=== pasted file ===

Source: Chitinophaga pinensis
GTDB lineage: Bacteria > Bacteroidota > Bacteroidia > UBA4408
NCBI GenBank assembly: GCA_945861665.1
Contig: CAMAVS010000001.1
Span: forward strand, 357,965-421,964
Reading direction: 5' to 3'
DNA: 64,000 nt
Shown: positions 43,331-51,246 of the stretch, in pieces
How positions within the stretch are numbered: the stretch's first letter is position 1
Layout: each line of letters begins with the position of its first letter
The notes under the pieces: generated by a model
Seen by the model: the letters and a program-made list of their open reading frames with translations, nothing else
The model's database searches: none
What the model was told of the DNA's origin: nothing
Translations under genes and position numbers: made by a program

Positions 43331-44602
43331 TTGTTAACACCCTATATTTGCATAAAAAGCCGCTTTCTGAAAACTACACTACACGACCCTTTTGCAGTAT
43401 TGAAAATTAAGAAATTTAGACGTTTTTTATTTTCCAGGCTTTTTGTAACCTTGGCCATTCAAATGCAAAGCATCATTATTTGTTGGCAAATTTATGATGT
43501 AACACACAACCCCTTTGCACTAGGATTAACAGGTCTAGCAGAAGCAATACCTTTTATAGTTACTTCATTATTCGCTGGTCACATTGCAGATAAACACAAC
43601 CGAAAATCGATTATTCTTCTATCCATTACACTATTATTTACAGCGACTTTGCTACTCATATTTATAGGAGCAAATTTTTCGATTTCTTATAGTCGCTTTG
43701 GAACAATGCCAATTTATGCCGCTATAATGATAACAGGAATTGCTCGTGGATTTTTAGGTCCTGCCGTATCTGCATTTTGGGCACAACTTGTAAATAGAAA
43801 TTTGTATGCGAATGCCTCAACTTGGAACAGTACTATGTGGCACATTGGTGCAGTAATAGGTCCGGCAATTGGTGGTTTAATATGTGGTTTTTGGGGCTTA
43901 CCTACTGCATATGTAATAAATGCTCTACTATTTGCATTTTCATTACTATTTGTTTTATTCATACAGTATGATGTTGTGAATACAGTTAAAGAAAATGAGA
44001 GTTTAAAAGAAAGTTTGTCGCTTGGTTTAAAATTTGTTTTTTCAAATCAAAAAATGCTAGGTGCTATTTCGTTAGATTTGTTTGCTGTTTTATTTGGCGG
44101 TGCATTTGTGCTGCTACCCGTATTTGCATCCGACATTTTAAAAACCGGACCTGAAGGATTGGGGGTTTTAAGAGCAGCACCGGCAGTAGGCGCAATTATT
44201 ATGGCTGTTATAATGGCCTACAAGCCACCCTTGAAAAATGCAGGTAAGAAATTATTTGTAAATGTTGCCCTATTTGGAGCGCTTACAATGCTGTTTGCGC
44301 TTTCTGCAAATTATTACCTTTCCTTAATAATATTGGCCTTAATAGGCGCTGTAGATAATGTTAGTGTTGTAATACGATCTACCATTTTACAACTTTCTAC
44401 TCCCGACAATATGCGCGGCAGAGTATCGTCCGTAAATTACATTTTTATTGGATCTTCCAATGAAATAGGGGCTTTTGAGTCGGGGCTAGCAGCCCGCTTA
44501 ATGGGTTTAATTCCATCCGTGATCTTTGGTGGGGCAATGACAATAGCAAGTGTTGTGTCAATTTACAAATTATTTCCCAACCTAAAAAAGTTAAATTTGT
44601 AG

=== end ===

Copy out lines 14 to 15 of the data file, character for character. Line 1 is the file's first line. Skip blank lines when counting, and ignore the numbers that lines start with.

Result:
What the model was told of the DNA's origin: nothing
Translations under genes and position numbers: made by a program